LIKE the prime minister, the monarch is constitutionally defined.
Despite its rotational nature, it is a check-and-balance institution par excellence, further erosion of its power by Malaysia’s fourth prime minister notwithstanding.
The removal of the institution’s power to veto legislation left the country without recourse to legislative abuse.
Nevertheless, the Yang di-Pertuan Agong remains an institution for all Malaysians; apolitical, with the interests of the rakyat as its first priority, irrespective of who the incumbent is.
To then refer to the sultans who take turns to be the Agong for a five-year period as “Malay rulers”, is a misnomer in terms of its function.
Such reference harks back to history, a concern to demonstrate that despite European colonisation, continuity exists.
While those intent on sedition would like the people to believe that it is exclusivism, representing, if at all, only the Malays, the fact remains that the Agong, despite a five-year term reign is head of state to all Malaysians.
If this is the received perspective then the importance of the institution to the nation is manifest: the king symbolises not just the strength of the majority but the inclusion of the minority. That all incumbent prime ministers have a pre-cabinet meeting with the king is testimony to His Majesty’s role within the Federal Constitution.
He is no puppet. Though constitutional the monarch retains residual powers exercised, for the most part, upon the advice of the prime minister.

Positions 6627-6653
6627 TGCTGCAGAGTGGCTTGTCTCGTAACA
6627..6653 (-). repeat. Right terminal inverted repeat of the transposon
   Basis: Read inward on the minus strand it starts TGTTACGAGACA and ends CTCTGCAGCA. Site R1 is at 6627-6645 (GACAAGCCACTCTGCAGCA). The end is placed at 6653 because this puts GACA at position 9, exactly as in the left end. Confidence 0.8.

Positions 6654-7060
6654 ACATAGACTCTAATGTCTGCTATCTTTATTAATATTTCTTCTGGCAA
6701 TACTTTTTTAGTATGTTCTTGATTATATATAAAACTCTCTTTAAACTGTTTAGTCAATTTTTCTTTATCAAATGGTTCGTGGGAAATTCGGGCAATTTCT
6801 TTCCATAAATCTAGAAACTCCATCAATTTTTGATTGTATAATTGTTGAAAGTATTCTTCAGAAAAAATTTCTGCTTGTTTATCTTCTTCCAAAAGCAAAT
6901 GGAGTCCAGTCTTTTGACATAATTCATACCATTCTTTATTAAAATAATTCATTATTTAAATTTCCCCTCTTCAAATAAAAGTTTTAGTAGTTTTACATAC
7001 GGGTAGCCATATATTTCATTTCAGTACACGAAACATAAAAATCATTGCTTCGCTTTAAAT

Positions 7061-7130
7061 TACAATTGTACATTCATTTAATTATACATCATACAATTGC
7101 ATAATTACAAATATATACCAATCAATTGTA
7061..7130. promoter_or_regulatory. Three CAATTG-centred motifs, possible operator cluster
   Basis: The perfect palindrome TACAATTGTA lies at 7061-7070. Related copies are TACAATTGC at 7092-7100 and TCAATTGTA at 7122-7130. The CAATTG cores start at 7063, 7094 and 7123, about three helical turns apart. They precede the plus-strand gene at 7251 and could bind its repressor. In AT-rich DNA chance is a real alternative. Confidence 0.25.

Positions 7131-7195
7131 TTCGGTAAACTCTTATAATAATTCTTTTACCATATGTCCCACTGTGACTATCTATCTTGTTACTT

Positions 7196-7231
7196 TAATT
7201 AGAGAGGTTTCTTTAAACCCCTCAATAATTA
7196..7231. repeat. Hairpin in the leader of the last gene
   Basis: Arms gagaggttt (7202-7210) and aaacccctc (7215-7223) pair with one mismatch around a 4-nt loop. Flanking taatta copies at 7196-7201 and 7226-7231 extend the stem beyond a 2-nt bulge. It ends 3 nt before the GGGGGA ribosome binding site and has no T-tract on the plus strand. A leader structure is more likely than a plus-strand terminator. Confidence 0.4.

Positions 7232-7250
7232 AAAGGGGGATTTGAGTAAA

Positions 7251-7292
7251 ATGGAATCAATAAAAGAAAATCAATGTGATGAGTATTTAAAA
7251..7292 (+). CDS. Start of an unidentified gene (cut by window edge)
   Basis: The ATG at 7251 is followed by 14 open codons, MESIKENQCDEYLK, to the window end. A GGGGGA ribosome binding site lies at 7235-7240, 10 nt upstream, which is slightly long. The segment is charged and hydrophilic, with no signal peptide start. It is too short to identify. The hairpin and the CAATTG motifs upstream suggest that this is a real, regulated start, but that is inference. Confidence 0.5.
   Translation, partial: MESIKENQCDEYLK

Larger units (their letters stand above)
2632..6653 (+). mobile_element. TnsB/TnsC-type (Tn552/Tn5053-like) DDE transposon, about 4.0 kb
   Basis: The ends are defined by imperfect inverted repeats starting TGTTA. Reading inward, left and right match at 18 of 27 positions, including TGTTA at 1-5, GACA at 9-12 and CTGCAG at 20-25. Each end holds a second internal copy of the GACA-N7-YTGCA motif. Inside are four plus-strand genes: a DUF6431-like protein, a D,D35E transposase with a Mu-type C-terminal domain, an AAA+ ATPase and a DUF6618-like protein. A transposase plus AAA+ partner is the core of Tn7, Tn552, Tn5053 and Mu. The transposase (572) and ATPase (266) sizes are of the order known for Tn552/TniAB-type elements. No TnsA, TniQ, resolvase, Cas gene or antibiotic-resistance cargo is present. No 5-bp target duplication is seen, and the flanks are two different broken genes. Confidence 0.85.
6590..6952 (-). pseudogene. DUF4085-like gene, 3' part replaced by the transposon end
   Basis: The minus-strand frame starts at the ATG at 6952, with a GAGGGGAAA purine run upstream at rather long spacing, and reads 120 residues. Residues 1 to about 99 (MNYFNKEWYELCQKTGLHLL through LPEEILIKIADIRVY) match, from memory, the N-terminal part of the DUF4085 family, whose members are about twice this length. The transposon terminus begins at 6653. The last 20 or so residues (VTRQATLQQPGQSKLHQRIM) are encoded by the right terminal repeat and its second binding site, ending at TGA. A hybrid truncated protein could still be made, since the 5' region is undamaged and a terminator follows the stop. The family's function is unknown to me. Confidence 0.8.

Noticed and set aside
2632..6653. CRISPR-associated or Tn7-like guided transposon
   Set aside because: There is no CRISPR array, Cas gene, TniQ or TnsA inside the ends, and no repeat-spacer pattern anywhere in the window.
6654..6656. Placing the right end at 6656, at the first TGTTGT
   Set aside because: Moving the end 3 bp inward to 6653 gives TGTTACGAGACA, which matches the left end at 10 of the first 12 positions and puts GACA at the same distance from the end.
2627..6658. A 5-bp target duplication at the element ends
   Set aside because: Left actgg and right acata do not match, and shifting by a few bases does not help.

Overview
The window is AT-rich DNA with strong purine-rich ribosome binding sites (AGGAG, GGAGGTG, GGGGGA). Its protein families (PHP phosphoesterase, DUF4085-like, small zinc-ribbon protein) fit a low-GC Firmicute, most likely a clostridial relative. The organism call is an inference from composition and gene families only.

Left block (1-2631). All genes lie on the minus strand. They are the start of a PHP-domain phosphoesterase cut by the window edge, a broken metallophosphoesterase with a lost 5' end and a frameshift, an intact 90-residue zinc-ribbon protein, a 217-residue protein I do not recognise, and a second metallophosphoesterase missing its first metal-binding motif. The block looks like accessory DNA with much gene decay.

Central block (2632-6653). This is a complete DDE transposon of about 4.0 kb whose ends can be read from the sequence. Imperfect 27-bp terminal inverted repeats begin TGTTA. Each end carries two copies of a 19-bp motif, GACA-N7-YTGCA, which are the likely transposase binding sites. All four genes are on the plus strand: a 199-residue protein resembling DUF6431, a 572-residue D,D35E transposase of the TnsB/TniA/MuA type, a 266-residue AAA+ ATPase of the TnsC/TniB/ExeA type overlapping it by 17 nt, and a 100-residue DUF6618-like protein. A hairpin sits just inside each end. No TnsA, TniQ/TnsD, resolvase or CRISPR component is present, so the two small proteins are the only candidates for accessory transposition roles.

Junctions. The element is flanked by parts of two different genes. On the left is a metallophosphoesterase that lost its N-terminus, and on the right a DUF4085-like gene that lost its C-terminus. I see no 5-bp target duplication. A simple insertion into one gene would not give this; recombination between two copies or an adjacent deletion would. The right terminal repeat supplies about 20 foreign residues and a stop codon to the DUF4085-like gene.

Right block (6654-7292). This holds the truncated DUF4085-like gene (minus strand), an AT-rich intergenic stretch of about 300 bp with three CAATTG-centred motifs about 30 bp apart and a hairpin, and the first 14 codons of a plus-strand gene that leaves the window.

But the prime minister comes after an election. Where the outcome is a hung Parliament then the king’s discretion comes into play.
Appointing the party leader most likely to hold sway over Parliament clearly demonstrates that the king acts to protect the interest of the people.
Often decried by its detractors as anachronistic, the monarchy is even more pertinent today in preserving democracy.
Yes, it is a hangover of feudalism, but it has been adapted to modern democratic needs.
That the bloodline determines who presides over the interests of the people during an “emergency” lends the institution a unique neutrality not present in an elected or appointed office.
The king exercises just enough power to ensure the nation’s security and stability when politics temporarily fails to deliver; when the people’s will is unclear.
Politicians are, too, sometimes lost in the pursuit of power trapping themselves in the needs of the moment.
They lose sight of the public interests and wellbeing sometimes inciting their supporters to reckless behaviour.
The system takes cognisance of this and bestows upon the king the wherewithal to re-establish a lasting peace by working closely with the prime minister.
The outgoing Yang di-Pertuan Agong reminded his audience, during the recent farewell banquet, of his role when last he was Malaysia’s king working with Tun Abdul Razak Hussein, the then prime minister.
The monarchy is not a redundant institution but one explicitly designed to protect the people against boisterous politicians.
It is no exaggeration to say that Malaysia is blessed to have this unique, substantive, rotating institution of head of state.